Fancy taking part in The Hungry Games? Or perhaps you’d dare to ‘gulp’ down some Ghost Chilli?

All of these culinary experiences and much more are on the menu at the Northern Ireland Science Festival, returning for a second year this month.

As 2016 has been designated as Northern Ireland’s Year of Food and Drink, the brain-bending festival is getting in on the act by dishing up five specially-organised events. Festival-goers are guaranteed some ‘food for thought’ with tempting gastronomy-focused events to give Northern Ireland a taste of what the future of eating and drinking looks like.

1. Gulp

Among the events is ‘Gulp! The Science of Food’ at the Crescent Arts Centre, where award-winning science broadcaster Jonathan McCrea and ‘geek chef’ Ivan Varian will look at the science and culture of how we enjoy food and will also take a glimpse into the future diets of 2050.

Science 2

A nine-course on-stage banquet will help display how our eyes and nose deceive us and to how our genetics help us to taste. On the menu will be waterbugs, pig brains, 100-year-old eggs, raw lemons, dry Ice cream and ‘Ghost Chili’ flavoured chocolate for dessert – definitely a meal you’ll never forget. The event takes place on Saturday February 28.

2. Hungry?

Meanwhile, St George’s Market will play host to ‘The Hungry Games’. While Katniss Everdeen will not be in attendance, there will be live cooking demos, hands-on activities, games, quizzes and more, to find how healthy diets can be good for both us and our planet.

Hungry Games

NI Science Festival Director Chris McCreery said: “2016 has been designated the Year of Food and we’re playing our part in celebrating gastronomy and the excellence of our great local produce. Our aim is to open up the wonders of science to the widest possible audience and offer festival-goers some real food for thought!”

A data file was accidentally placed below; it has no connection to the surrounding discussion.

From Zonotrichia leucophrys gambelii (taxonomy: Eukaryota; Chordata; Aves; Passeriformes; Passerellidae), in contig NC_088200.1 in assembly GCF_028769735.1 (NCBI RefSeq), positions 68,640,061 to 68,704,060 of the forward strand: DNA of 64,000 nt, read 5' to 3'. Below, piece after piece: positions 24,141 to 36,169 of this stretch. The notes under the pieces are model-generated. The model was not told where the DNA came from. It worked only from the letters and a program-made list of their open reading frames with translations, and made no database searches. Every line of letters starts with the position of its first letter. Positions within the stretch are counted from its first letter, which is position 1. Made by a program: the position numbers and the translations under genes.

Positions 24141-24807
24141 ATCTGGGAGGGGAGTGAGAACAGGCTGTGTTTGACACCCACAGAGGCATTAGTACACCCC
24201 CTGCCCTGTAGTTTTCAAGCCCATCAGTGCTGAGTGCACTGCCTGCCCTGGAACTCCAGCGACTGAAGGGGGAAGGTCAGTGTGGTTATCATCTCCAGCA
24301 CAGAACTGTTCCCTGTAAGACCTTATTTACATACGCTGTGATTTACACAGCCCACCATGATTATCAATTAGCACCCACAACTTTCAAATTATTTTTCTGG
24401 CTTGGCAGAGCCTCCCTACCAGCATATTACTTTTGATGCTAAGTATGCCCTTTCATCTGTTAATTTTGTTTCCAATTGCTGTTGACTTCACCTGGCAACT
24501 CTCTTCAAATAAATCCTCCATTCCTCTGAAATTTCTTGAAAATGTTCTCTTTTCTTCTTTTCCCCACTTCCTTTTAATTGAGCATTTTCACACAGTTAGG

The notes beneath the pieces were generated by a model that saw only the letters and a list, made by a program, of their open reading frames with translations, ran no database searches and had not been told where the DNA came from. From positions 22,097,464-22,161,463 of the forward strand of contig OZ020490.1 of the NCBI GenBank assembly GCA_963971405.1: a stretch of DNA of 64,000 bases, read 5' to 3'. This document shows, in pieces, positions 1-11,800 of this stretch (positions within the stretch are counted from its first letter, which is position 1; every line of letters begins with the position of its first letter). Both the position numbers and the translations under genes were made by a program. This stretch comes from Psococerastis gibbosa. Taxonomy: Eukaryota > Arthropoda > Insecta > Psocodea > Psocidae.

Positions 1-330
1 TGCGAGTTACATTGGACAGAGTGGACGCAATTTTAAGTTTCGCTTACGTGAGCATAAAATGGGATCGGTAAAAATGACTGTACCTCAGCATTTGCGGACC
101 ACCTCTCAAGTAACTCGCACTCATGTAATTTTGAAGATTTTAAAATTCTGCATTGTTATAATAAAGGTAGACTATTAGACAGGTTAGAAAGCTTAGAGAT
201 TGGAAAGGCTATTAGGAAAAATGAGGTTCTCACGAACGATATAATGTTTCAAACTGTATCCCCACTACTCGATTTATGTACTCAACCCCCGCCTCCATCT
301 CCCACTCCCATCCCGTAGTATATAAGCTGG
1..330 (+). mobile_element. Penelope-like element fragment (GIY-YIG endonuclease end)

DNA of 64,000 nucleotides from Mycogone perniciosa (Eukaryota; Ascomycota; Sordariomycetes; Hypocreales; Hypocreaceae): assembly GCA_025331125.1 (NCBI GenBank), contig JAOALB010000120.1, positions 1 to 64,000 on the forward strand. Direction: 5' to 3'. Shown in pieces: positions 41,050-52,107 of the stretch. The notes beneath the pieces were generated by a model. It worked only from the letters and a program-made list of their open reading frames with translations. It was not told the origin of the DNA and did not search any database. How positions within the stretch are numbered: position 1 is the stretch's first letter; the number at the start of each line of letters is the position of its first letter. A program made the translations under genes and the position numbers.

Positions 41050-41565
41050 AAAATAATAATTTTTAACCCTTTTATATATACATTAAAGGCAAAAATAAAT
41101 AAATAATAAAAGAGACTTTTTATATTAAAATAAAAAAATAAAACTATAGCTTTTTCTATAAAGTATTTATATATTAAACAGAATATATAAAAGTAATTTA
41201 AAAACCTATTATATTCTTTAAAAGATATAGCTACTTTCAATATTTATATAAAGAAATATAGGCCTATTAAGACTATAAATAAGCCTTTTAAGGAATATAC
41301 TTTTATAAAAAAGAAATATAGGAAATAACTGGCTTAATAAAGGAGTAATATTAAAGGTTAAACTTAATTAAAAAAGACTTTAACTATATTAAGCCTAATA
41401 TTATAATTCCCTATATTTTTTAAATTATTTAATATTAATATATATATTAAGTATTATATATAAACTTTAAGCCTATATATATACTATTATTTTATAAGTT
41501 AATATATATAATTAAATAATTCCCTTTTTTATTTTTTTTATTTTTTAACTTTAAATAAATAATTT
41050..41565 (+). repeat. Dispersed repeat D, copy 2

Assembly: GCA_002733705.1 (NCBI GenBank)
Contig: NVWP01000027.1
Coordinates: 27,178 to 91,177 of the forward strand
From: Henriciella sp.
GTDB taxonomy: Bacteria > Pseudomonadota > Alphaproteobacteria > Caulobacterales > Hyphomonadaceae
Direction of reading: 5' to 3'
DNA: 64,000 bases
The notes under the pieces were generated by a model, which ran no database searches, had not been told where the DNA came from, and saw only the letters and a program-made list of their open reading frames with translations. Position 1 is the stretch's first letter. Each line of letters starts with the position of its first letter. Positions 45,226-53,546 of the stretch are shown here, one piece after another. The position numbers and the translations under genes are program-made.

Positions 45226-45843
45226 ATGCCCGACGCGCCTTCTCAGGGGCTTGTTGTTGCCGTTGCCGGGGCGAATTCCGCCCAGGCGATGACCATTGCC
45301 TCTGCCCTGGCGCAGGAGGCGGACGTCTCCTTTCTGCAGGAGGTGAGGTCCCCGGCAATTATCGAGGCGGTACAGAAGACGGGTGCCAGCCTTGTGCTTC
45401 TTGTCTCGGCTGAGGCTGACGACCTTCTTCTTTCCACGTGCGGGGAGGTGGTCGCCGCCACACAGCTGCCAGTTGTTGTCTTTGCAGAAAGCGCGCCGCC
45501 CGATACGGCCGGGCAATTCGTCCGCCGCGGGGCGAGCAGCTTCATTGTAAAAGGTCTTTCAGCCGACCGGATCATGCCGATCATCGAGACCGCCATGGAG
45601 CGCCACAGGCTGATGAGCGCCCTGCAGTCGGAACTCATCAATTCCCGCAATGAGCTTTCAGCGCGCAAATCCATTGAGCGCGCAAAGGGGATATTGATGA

3. Bake Off

Other events include ‘The Great Science Bake Off’ in the Dark Horse on Tuesday February 23, which invites keen cooks to bring along a science-themed cake – or simply listen to Triona O’Connell of Dublin City University talk about the science of baking.

Back Off

4. Out Of Date Food

What They Ate!’ at the School of Geography, Archaeology and Paleoecology at Queen’s University in Belfast, is a family friendly event looking at the diets of the past, encouraging young people to find out which of our ancestors was hunting and gathering wild foods, and who was farming. This event takes place on Saturday February 27.

Ate

5. Banging Dessert

And in Derry on the same date, ‘The Experimental Kitchen’ in Ebrington Square will open the door to the science of food and teach some neat cooking tricks on the way with the ‘Exploding Custard!’ event. This project will look at experiments with thickening, fixing, gelling and molecular cooking – employing techniques such as air and foam. Experiments on multi-sensory cooking, including sounds of food and other experiments, will show that the appreciation of food is determined by the breadth of information sent to the brain.

Custard

The Northern Ireland Science Festival, a showcase for the wonders of science, technology, engineering and mathematics, runs from February 18 -28 with the return of the Northern Ireland Science Festival. Last year’s inaugural festival incorporated more than 100 events across the country, drawing in more than 50,000 attendees.

Backed by the Department of Employment and Learning, Belfast City Council, Ulster University, Queen’s University, the Department for Social Development, the British Council and MCS Group, the 2016 event promises to be bigger and better.

The programme will once bring together the very best of local and international talent across all things STEM-related. For further information about the Northern Ireland Science Festival and ticketing log on to nisciencefestival.comfacebook.com/NISCIFEST or via Twitter @niscifest

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